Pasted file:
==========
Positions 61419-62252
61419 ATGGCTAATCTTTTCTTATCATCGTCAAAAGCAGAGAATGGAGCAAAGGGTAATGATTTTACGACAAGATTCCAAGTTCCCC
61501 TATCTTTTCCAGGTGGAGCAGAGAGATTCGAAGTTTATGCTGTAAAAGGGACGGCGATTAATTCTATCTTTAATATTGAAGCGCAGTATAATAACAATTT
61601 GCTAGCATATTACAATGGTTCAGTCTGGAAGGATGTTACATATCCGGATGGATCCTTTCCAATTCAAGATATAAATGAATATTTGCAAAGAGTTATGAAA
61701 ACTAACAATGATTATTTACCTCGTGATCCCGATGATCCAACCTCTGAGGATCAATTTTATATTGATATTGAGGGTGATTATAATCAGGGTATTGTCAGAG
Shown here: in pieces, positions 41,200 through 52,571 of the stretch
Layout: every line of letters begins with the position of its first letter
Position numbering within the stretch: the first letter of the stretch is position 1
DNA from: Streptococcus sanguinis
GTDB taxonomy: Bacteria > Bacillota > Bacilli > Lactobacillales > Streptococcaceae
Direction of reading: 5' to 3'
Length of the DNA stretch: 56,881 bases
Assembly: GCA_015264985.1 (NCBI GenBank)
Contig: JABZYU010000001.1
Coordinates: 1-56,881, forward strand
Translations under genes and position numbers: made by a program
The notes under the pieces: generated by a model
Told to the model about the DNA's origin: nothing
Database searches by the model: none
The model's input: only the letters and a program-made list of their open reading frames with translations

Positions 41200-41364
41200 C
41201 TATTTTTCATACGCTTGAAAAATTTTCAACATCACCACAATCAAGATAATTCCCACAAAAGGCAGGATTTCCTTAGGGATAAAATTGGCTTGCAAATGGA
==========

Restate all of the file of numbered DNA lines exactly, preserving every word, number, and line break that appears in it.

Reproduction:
Positions 61419-62252
61419 ATGGCTAATCTTTTCTTATCATCGTCAAAAGCAGAGAATGGAGCAAAGGGTAATGATTTTACGACAAGATTCCAAGTTCCCC
61501 TATCTTTTCCAGGTGGAGCAGAGAGATTCGAAGTTTATGCTGTAAAAGGGACGGCGATTAATTCTATCTTTAATATTGAAGCGCAGTATAATAACAATTT
61601 GCTAGCATATTACAATGGTTCAGTCTGGAAGGATGTTACATATCCGGATGGATCCTTTCCAATTCAAGATATAAATGAATATTTGCAAAGAGTTATGAAA
61701 ACTAACAATGATTATTTACCTCGTGATCCCGATGATCCAACCTCTGAGGATCAATTTTATATTGATATTGAGGGTGATTATAATCAGGGTATTGTCAGAG
Shown here: in pieces, positions 41,200 through 52,571 of the stretch
Layout: every line of letters begins with the position of its first letter
Position numbering within the stretch: the first letter of the stretch is position 1
DNA from: Streptococcus sanguinis
GTDB taxonomy: Bacteria > Bacillota > Bacilli > Lactobacillales > Streptococcaceae
Direction of reading: 5' to 3'
Length of the DNA stretch: 56,881 bases
Assembly: GCA_015264985.1 (NCBI GenBank)
Contig: JABZYU010000001.1
Coordinates: 1-56,881, forward strand
Translations under genes and position numbers: made by a program
The notes under the pieces: generated by a model
Told to the model about the DNA's origin: nothing
Database searches by the model: none
The model's input: only the letters and a program-made list of their open reading frames with translations

Positions 41200-41364
41200 C
41201 TATTTTTCATACGCTTGAAAAATTTTCAACATCACCACAATCAAGATAATTCCCACAAAAGGCAGGATTTCCTTAGGGATAAAATTGGCTTGCAAATGGA